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Within minutes of the news that JFK Jr. had crashed his plane, the
media line was set, and it hasn’t wavered: the entire nation, no, the
world, is shattered and waiting breathlessly for any nugget of hopeful
news.

Lacking such news, the script goes, the dreams of a generation are
dashed as the Kennedy curse afflicts yet another prince of this
universally beloved royal family, the best America has to offer being
taken from our midst.

Indeed, how can we go on? How can we continue, day after day,
to endure this unrelenting political pap masquerading as sorrow and
mourning?

What a peek it has been into the mind of the media, which is to say,
the mind of the ruling elite. There was no hint that a rational person
could possibly dissent. If you don’t worship the brand of glam-power
politics the Kennedy family specializes in, you are out of touch with
the will of the
nation — no, the world — and probably certifiably insane. And don’t
you dare notice that the greenhorn pilot might not have made the
smartest move in trying to fly over the ocean in bad weather at night
with a cast on his leg, risking the lives of his wife and her sister in
the process.

The same people who tell us we must drop everything to make a
pilgrimage to the Eternal Flame of the rich and powerful at a government
cemetery otherwise claim that all people must be treated exactly alike,
and that the poor and underprivileged should be the constant focus of
national attention. But it turns out that some are more equal than
others, meriting even wall-to-wall global coverage. Nothing whatsoever
going on in the world is more important than the death of a magazine
publisher, because his father was America’s last great emperor.

The height of absurdity was reached when the Defense Department
scheduled a press conference in the first day of the search. Pompous
military bureaucrats approached the lectern to report far less than
could be learned by watching the news. As a fellow in the local car
repair shop said, “If they’ve got the Pentagon involved, they’ll never
find the plane!”

As the wailing and gnashing of teeth reached a fevered pitch, we were
once again told about the glorious Kennedy years: the compassion, the
hopes, the dreams, the high culture, and on and on.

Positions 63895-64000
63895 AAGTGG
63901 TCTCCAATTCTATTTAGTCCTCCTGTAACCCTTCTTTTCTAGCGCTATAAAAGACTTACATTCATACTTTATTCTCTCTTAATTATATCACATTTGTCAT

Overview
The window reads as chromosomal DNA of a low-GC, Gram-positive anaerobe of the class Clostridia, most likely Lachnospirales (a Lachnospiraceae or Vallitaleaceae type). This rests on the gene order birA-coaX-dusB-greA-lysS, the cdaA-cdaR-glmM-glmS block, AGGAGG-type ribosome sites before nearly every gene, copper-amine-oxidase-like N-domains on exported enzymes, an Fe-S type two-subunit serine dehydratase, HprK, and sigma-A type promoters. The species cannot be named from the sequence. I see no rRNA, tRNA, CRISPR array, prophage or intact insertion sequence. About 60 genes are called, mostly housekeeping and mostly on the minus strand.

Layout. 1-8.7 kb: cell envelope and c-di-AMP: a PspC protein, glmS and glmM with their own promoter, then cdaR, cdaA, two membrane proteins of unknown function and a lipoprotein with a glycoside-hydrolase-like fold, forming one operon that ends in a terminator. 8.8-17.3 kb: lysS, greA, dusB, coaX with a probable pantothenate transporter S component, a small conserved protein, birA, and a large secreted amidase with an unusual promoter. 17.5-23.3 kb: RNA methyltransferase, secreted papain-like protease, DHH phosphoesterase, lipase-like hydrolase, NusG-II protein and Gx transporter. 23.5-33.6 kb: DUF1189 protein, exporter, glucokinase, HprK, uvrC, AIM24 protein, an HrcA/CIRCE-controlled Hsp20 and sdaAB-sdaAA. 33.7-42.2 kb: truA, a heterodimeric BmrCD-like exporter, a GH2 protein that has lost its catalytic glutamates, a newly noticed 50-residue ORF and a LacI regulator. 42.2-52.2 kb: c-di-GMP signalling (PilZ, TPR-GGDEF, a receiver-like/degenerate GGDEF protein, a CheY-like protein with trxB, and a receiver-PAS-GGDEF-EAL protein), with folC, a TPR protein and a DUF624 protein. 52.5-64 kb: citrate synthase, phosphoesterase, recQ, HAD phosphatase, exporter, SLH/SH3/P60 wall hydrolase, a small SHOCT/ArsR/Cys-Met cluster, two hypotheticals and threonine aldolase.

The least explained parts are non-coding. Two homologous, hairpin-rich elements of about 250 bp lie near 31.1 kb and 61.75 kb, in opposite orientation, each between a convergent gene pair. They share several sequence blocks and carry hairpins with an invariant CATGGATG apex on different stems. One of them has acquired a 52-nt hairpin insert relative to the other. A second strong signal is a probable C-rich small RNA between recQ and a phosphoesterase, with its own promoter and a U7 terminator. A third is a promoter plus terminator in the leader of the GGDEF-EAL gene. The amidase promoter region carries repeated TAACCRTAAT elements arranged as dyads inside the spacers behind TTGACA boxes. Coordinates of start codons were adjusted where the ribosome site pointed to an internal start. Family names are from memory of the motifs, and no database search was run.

But none of this will wash. Books on the real JFK have been streaming
out from publishers for more than a decade, preeminently Seymour Hersh’s
devastating work. We have learned the grim details of a presidency rife
with every manner of personal and political corruption, far from the
Camelot image being foisted on us yet again.

Do the media really believe they could wipe out all this revisionism
with 48 hours of blustery propaganda? It only ended in revealing the
media’s true bias, and discrediting them as sources of real information.

This hysteria wasn’t about genuine mourning. It was about politics.
Would a similar show be put on for the death of, say, Ronald Reagan’s
son Michael, the right-wing radio host? Not likely.

And yet the people who genuinely mourn JFK Jr.’s death are sad about
the loss of a media star, the sexiest man alive, not the heir to a great
political legacy. “I don’t have this superstitious reverence toward this
family,” Thomas Woods, 26, a Columbia University graduate student, told
the Baltimore Sun. “I’m not sure how much people in our generation
really know about [his father]. I mean, frankly, I doubt many of them
could name the years that Kennedy served as president.”

Precisely. The Kennedy legacy is not about the “nation’s heart.” It
is about a small political corner of one generation, and it consists of
a package of myths from which only the most naive are not disabused.

As for JFK Jr., his real accomplishment was in eschewing the
professional politics of his family. Consider the underlying message of
his glossy magazine, George: politics has no worth on its own terms, and
hence shouldn’t be covered with the old guard’s seriousness. Politics
must be turned into
entertainment or else it has no real bearing on life as we know it. The
message made George an interesting publication, despite its leftward
tilt.

Nonetheless, the media did their best to nationalize his death, in
order to drum up support for the real Kennedy curse, the Leviathan State
the family has worked so long to entrench as a permanent fixture of
American life. That is why the media line hasn’t wavered. And that is
why so much of the rest of America isn’t buying it.

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